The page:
Lower Crawl Ratio – Transmission, Transfer Case, or Differentials?

This is an age old debate, whether to change differentials to lower your crawl ratio or change the transfer case gears or change the transmission. Here is my opinion – FWIW – that’s “for what it’s worth” in internet-eze.

The problem: You feel you need lower something to achieve a higher crawl ratio. Crawl ratio is the overall drive ratio usually calculated from 1st gear, transfer case, differential. Let’s say you are (the old) me and your Jeep has a T150 3 speed, Dana 20 transfer case, and 3.54:1 differential gears. If you were (the old) me and you just left a day of wheeling you have felt like you just ran an off-road rally because you just can’t slow down a Jeep equipped in this way! I digress a minute. To figure out crawl ratio using my Jeep (the old way – we will get there) take 1st gear (2.99:1), transfer case (2.03:1), and differential (3.54) and multiply them. You should get 21.48 quite frankly that sucks. I think somewhere between 50:1 and 70:1 makes a good ratio for a non-extreme trail Jeep.

Transfer case (t/c) gears: I usually think this provides the best bang for the buck. The cost is kept down by 1. not having to buy 2 sets of gears 2. not having to buy diff rebuild kits. 3. Labor – The labor can be the most costly. Changing differential gears is not for the garage/tool challenged. One may be able to install one of these kits for $600-$1000 depending on the transfer case and ratio option. Another plus to this is your highway ratio would be unaffected since the lower ratio only is effective in low range. The down side. If your highway gears are too high this won’t help and also, the new lower low range will add more effective torque output putting more strain on your driveshaft, differential, and axles. This low ratio t/c to high ratio diff may be too much of a difference and you may have trouble.

Differential Gears: This method will definitely cost more. Ring and pinion, rebuild kit, and labor may add up to $1000 per axle. The new ratio will change both your trail gears and highway gears. The change may be good for those tall tires you just fitted up. Changing diff gears relieves the stress on the transmission, transfer case, and driveshafts because the lower differential ratio allows the differential to be turned easier effectively moving the torque onto the axles.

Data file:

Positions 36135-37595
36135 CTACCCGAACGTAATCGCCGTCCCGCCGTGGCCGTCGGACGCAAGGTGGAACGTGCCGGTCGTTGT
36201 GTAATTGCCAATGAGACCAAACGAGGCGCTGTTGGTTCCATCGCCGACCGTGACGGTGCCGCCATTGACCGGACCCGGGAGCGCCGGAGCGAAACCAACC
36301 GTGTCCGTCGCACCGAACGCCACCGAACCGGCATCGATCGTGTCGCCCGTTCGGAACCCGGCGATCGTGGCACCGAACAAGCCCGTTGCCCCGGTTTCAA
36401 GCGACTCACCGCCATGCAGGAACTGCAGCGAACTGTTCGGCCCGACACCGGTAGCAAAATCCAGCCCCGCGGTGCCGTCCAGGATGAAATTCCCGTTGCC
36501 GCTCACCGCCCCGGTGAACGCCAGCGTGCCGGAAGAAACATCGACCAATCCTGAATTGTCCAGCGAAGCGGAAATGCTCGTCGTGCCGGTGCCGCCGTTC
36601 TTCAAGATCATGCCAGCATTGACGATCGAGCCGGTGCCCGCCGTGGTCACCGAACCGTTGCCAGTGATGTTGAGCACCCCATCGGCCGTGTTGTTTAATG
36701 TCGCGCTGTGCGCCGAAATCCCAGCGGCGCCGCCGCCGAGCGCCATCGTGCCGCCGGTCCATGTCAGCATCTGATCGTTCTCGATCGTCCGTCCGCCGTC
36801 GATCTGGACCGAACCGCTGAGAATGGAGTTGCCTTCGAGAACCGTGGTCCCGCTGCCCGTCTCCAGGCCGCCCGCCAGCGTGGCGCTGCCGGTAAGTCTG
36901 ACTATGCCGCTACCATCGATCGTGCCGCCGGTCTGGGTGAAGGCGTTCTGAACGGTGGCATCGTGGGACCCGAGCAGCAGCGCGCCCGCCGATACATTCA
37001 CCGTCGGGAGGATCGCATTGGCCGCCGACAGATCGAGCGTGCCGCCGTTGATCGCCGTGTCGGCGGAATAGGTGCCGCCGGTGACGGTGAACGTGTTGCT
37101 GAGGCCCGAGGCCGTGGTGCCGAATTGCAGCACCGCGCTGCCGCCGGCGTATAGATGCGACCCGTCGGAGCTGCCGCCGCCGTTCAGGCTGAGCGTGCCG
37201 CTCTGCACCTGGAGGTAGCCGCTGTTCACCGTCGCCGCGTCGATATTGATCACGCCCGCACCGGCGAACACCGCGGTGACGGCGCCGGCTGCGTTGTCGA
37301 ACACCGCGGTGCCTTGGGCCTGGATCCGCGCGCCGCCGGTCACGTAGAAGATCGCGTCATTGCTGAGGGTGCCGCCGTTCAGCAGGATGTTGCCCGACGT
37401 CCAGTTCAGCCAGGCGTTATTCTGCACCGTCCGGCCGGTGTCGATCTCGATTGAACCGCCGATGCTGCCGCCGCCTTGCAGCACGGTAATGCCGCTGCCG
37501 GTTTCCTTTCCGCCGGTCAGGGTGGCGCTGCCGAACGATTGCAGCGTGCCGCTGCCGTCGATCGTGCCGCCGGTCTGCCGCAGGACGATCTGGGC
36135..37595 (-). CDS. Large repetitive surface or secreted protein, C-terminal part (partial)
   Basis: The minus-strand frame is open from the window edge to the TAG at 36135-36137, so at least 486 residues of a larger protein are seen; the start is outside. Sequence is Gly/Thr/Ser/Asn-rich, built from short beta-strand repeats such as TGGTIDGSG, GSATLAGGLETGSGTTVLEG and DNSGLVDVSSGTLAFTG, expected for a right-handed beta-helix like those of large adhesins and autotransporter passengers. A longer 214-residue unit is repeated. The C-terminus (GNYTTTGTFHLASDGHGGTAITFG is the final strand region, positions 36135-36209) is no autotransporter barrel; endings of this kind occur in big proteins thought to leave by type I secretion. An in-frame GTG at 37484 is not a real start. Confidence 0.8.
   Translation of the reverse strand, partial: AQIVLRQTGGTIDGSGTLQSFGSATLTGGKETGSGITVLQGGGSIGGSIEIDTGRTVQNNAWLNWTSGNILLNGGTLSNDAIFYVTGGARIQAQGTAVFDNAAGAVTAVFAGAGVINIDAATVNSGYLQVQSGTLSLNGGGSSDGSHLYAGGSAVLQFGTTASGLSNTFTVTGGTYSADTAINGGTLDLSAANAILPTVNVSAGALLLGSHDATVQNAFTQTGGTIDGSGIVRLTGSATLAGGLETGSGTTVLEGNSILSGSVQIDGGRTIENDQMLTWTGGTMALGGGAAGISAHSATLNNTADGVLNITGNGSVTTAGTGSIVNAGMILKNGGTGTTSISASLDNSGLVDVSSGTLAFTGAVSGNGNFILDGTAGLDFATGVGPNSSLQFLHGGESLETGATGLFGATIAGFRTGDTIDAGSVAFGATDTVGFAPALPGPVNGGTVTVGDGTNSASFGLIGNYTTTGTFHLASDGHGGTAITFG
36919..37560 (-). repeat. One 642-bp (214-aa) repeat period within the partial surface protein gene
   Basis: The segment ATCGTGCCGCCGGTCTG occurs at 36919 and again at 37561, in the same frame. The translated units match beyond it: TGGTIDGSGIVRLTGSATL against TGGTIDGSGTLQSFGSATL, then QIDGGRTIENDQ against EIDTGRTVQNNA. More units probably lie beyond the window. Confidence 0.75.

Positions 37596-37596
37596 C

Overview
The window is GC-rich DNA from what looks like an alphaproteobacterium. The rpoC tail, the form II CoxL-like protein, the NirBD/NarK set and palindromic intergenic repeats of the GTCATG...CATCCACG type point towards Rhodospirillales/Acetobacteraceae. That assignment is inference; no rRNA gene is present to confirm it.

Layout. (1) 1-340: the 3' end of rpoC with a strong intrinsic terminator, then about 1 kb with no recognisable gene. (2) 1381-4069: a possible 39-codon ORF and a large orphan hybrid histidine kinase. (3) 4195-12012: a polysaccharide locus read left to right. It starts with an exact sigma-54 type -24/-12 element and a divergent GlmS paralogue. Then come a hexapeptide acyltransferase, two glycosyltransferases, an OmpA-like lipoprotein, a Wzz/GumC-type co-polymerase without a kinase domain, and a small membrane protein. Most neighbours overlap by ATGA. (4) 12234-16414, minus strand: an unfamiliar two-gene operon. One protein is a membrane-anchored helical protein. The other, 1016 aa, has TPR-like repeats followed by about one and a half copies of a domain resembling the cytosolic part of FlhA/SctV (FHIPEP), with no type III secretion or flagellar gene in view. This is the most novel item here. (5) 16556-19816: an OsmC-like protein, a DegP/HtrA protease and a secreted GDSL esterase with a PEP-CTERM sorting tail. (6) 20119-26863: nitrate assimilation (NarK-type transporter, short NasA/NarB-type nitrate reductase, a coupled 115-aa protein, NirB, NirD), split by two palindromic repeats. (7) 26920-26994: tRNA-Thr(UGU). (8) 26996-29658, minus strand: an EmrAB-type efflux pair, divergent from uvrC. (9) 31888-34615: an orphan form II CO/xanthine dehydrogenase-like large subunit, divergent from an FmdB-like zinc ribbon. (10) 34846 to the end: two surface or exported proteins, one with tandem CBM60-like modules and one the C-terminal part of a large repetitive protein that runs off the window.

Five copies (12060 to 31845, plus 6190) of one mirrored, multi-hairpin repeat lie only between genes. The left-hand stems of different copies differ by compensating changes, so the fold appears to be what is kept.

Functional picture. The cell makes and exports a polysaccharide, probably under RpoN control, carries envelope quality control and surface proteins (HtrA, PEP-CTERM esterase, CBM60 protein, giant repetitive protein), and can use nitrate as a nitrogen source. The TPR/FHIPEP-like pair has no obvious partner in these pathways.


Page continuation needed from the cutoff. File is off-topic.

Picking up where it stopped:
Transmission: Changing the transmission is only a good option if your current is either to badly geared or unable to handle your engine. In my case a 2.99:1 first gear had to go. Most transmissions are around 4:1 plus. Changing transmissions may require adapters, driveshaft resizing, and alterations to the floor for shifter levers.
Pretend your me again. You need a better crawl ratio and you could use an improvement in highway gears too. You decide on a T-18 as the transmission, 6.32:1 1st gear, factory Jeep offering, and not to mention the thing is almost unbreakable. You also find the need for air lockers, and you think if I am spending money on labor to set up an air locker, why not do gears at the same time.

The result and comparision. The Jeep is now quite comfortable on the trail, controlled and predictable. To compare ratios.
T150 – 2.99 * D20 – 2.03 * 3.54 diffs = 21.48 🙁
T18 – 6.32 * D20 – 2.03 * 4.10 diffs = 52.60 🙂
Those changes yielded more than double the reduction, but there were substantial costs involved.
Conclusion: Inexpensive=Transfercase. Expensive=diff gears. Can be expensive and require more time and possibly fabrication skills=transmission. You will need to be the judge for your own Jeep. There are more variables than I can list here, send me a message if you have a question.